Saturday, October 17, 2009

Escalante Pueblo

Yesterday's photo was taken from the trail on my way to the Escalante Pueblo Ruins, built by Ancestral Pueblo Indians in A.D. 1129.



My daughter's class was able to go inside the dwelling with instruction from our guide, being careful not to touch any of the walls. The class also viewed a film in the Anasazi Heritage Center about respecting such places as this and leaving no trace.



This is a large kiva, a ceremonial room. If I had lifted the camera up just a bit, you would be able to see the mountains where I live way in the distance. We don't have to go far from Telluride to see something completely different and to be in a high desert.

11 comments:

B SQUARED said...

Nice to see them teaching respect for antiquities.

Dave-CostaRicaDailyPhoto.com said...

This is a good subject for a field trip. And sometimes school field trips have a way of educating parents as well.

Memphis MOJO said...

Nice series. There sure is a lot of subjects to shoot where you live -- or maybe, it's that you do a good job looking for it.

Tricia said...

These ruins were found by Telluride, Colorado? I had no idea! I didn't hear anything about it in the news & that's an IMPORTANT find! Instead of featuring Jon & Kate in the news every single solitary day, they could move to something that's actually INTERESTING, I don't know, something like ANCIENT RUINS found in our very own Colorado! Jeez!

Lisa Wilson said...

Tricia, this is at the Anasazi Heritage Center near Cortez, CO, only about 2 hours from Telluride. There are lots of ruins around this area, Mesa Verde National Park, Hovenweep and a few others. It's really cool!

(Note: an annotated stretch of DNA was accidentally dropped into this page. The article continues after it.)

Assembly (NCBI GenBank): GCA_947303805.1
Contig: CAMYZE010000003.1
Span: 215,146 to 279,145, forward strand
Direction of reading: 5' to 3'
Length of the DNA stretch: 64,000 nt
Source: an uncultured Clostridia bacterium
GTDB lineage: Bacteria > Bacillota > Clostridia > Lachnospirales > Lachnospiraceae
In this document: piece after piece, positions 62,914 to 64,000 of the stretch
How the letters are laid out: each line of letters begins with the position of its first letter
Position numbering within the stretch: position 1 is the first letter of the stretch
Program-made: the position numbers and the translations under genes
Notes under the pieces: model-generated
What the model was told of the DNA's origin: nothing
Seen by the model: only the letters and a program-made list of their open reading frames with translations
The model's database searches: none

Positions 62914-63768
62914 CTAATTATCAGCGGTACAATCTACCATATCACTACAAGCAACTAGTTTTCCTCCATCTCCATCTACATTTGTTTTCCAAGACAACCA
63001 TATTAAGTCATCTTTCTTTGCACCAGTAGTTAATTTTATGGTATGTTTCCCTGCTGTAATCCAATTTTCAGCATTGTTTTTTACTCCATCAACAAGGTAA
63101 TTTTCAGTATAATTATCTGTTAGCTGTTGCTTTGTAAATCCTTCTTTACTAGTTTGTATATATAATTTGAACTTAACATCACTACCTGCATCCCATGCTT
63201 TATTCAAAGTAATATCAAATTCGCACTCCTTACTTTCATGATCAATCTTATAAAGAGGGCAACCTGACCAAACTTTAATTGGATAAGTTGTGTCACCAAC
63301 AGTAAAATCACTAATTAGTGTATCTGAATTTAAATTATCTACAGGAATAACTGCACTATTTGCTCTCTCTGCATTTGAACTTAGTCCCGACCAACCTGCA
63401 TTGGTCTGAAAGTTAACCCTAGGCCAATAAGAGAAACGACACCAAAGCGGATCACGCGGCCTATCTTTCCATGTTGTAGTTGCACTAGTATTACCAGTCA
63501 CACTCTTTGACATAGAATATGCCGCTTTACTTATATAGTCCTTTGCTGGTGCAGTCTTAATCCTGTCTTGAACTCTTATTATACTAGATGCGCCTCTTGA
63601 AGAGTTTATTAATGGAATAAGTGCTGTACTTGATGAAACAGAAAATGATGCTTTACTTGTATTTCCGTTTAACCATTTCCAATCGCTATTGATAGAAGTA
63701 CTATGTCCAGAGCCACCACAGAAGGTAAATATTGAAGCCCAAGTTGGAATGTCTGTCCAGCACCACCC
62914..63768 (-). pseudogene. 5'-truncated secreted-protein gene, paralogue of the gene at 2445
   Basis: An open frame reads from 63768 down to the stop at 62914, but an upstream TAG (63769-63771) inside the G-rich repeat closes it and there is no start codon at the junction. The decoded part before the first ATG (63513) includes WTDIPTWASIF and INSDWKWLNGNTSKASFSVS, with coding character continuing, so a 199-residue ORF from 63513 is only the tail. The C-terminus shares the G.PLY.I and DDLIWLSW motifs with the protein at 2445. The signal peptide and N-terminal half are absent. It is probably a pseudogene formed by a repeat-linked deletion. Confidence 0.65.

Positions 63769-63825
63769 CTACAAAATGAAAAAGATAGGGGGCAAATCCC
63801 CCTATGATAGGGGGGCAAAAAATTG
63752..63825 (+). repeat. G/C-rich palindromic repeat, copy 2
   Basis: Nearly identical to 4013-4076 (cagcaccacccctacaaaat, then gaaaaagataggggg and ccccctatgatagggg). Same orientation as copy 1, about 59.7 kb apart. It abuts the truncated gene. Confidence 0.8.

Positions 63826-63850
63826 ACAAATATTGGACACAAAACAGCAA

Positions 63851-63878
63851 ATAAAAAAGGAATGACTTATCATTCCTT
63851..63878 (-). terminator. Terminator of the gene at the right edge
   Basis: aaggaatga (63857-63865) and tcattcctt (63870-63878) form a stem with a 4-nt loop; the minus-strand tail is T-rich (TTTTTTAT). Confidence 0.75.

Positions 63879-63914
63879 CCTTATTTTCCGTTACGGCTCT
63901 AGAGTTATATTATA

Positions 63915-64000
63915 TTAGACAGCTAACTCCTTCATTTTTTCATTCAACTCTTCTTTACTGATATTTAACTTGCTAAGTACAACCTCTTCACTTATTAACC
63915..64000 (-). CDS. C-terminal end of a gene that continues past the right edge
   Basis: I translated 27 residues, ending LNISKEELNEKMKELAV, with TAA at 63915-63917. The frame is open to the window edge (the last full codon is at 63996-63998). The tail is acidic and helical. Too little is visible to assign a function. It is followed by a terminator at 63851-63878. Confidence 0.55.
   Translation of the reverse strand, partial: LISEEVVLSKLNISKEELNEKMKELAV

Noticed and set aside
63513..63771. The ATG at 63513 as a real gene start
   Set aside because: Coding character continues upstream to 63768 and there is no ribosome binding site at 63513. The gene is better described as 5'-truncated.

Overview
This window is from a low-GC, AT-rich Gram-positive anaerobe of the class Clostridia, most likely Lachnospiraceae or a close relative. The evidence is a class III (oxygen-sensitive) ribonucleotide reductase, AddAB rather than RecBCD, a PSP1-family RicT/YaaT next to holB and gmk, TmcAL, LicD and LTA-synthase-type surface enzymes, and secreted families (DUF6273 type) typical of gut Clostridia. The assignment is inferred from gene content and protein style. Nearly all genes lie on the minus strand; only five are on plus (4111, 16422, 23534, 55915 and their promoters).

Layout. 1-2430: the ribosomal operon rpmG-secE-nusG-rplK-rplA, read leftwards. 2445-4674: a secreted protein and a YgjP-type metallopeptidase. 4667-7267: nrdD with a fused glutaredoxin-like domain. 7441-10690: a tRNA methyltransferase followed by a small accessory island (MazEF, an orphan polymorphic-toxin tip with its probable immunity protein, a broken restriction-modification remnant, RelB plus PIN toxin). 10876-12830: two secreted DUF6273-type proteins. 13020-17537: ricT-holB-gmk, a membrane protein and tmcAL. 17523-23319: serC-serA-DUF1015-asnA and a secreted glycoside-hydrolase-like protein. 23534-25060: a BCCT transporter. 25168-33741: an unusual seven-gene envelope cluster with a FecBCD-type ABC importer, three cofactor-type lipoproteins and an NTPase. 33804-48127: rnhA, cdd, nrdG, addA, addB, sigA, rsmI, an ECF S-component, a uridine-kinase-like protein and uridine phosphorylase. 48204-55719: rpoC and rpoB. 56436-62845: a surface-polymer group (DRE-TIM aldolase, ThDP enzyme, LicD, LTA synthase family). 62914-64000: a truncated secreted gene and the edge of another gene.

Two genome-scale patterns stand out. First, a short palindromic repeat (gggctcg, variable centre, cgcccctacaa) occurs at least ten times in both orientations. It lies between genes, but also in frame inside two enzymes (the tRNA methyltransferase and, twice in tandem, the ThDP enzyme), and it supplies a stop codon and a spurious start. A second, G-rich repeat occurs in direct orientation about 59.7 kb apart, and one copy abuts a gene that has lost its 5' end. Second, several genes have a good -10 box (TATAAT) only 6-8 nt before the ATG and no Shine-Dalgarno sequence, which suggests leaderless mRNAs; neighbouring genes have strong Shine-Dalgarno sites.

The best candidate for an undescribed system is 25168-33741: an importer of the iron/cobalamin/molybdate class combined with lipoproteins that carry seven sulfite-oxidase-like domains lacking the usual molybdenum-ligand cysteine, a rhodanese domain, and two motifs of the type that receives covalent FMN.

Tricia said...

So they've been discovered for quite sometime?! Oh Ok! I thought the worst of the media... again! Sorry I jumped to conclusions! hehehe

Janie said...

Beautiful ruins, and so important for kids to see them and learn to respect them.

Jacob said...

The kids are very fortunate to have such a hands-on experience. And, like B Squared, said, it's nice to note that a respectful attitude is part of the lesson plan!

Hilda said...

Sounds like a fantastic educational tour — something that I'd enjoy too. The difference in terrain and climate from Telluride is amazing, especially considering how near it is.

bookbabie said...

My daughter would love to visit there, she's a shamman and very interested in Native American history:)

Lois said...

It's always amazing to me how people so long ago were able to build such strong structures using only their hands. The stones in those walls fit together so perfectly! Those are beautiful pictures Lisa.